Natural Disaster & Pandemic Clauses Are Critical

Prime Minister Mia Amor Mottley receives a token of appreciation from Chairman of the Caribbean Disaster Emergency Management Agency, and St. Lucia’s Sustainable Development Minister, Shawn Edwards, following her address at the12th bi-annual Comprehensive Disaster Management conference at the Savannah Beach Hotel, recently. (Photo credit: C. Pitt/BGIS)

The implementation of natural disaster and pandemic clauses in the wake of a disaster are critical to a country’s recovery post impact.

“There is no amount of insurance money, there is no amount of aid, that is going to be able to supplement the needs of a country in the fighting of a major disaster,” said Prime Minister Mia Amor Mottley.

She made this assertion as she delivered the keynote address during the 12th bi-annual Comprehensive Disaster Management (CDM) conference at the Savannah Beach Hotel, recently.

She was speaking on the topicCDM Road to Resilience: Check Point 2022-Advancing a Risk-based Multi-Hazard Approach during COVID-19 and beyond.

Ms. Mottley explained that in the event that Barbados suffered a disaster of a certain portion as determined by the Caribbean Catastrophe Risk Insurance Facility, the natural disaster clause would immediately suspend all the country’s debt payments for two years.

That, she said, would create the fiscal space needed to facilitate the recovery effort, and equated to 18 per cent of the gross domestic product (GDP).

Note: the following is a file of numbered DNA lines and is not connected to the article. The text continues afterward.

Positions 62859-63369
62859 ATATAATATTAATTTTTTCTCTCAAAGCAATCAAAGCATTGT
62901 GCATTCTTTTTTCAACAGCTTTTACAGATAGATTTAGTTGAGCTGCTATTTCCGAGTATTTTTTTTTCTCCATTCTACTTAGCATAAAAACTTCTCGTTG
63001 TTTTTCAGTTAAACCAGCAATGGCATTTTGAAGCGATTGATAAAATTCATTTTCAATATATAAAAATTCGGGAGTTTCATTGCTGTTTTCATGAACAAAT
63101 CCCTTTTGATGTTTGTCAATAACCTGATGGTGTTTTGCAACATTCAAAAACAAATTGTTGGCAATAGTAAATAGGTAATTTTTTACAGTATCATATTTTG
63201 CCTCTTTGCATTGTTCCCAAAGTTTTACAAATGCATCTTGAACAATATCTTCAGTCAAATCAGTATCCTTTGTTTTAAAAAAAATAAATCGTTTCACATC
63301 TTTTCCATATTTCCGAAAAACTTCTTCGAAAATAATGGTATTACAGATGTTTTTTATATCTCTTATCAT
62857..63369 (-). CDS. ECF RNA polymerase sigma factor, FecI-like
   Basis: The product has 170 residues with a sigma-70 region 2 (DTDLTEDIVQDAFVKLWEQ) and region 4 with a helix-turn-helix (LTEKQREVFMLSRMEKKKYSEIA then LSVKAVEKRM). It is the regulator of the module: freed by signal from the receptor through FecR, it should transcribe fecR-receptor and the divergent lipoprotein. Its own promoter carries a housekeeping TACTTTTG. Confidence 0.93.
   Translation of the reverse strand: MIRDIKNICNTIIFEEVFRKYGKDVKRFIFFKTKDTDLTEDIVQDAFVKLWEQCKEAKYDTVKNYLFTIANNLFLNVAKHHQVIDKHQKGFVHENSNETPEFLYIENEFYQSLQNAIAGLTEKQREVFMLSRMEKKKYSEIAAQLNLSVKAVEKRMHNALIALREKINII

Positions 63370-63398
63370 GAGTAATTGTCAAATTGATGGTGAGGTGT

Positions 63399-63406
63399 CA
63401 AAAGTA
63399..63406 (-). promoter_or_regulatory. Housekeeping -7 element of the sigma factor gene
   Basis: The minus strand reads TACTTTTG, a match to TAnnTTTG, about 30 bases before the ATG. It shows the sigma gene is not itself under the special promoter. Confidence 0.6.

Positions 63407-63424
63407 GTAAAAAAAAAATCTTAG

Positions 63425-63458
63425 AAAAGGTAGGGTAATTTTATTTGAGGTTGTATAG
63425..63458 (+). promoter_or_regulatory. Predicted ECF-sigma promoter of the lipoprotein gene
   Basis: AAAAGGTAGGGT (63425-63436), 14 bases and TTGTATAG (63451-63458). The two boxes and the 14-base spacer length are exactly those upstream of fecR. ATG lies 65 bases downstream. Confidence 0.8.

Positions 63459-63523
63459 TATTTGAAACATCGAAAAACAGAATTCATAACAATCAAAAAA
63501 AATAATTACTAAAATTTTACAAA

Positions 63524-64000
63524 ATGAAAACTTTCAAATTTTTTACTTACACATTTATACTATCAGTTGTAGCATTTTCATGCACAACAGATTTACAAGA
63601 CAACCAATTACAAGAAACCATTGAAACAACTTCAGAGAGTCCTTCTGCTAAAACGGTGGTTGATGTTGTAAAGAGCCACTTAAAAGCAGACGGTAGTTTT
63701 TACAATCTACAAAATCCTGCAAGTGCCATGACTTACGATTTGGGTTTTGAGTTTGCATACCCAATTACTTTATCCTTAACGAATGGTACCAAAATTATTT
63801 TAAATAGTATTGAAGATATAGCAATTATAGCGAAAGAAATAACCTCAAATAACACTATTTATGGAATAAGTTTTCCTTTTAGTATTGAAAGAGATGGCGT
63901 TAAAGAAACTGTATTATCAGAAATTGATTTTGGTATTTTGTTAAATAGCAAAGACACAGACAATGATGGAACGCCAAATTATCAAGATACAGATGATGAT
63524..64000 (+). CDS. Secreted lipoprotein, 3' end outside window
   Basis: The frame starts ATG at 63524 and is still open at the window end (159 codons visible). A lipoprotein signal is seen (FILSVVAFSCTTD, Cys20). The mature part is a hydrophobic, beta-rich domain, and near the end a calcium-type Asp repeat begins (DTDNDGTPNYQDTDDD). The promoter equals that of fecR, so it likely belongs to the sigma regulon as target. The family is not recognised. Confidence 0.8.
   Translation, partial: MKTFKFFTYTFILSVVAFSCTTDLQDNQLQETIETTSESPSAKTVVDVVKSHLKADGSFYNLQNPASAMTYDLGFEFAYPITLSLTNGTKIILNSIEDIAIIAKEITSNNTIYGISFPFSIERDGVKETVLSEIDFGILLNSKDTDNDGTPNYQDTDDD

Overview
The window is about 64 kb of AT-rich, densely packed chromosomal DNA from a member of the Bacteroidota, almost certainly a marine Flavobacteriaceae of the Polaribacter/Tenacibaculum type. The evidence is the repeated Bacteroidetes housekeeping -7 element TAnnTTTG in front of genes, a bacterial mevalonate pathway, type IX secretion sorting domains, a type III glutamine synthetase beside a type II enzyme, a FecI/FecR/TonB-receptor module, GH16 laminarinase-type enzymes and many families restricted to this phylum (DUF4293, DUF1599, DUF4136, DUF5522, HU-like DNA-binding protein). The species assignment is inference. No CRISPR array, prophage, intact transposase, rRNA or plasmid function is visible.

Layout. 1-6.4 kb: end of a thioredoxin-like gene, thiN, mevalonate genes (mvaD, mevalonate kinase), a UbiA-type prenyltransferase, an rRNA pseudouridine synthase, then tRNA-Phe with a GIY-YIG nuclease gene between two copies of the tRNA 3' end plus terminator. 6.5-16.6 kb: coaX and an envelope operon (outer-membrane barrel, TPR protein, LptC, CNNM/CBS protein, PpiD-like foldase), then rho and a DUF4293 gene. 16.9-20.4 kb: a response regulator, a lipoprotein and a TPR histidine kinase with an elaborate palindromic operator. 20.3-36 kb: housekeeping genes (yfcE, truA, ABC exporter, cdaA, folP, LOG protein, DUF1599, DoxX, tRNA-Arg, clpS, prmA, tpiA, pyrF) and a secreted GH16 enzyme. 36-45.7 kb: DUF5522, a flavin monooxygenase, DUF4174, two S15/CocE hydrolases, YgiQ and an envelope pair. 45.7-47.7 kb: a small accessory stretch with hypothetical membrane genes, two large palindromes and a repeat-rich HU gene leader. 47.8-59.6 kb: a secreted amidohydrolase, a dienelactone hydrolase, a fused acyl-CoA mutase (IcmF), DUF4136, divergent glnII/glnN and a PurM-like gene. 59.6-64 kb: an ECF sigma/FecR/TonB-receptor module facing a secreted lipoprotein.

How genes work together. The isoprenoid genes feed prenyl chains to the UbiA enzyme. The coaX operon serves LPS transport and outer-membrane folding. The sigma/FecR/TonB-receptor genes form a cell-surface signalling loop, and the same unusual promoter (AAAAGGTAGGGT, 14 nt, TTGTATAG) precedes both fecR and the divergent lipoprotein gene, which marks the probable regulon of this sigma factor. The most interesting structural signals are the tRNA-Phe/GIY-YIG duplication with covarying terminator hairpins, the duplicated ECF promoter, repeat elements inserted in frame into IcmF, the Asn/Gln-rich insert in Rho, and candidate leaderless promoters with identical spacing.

“There is no country, no company…that will give us the equivalent of 18 per cent of GDP should a disaster happen,” she outlined.

Ms. Mottley further pointed out that having such clauses was important because the cost of insurance had outpaced the capacity of companies and individuals to pay.

“There is regrettably too high a percentage of under insurance in this region, and it is going to have wider implications for economic growth, because if you can’t afford the insurance, it constrains your capacity to constrain bank financing for your business,” she said.

She encouraged other Caribbean countries to appreciate the fact that what was missing in terms of official development assistance, and adaptation funds, could only be compounded by the absence of natural disaster clauses.

Therefore, the Prime Minister stressed, there must be a concerted effort to create the inclusion of natural disaster clauses in financial instruments within the Caribbean Community as a basic foundational principle.

Ms. Mottley noted that while there was an agreement to establish the Loss and Damage Fund, it was “nothing more than a promissory note”.

“It is now up to us to ensure that we, with dispatch, create the structures to determine how best the fund would be structured, how it would be funded and who will benefit from it,” she said.

However, she charged that the Loss and Damage Fund should not only be capitalised by countries who contributed to the worst aspects of greenhouse warming, but also include companies whose conduct caused serious damage.

Author: Julia Rawlins-Bentham/BGIS


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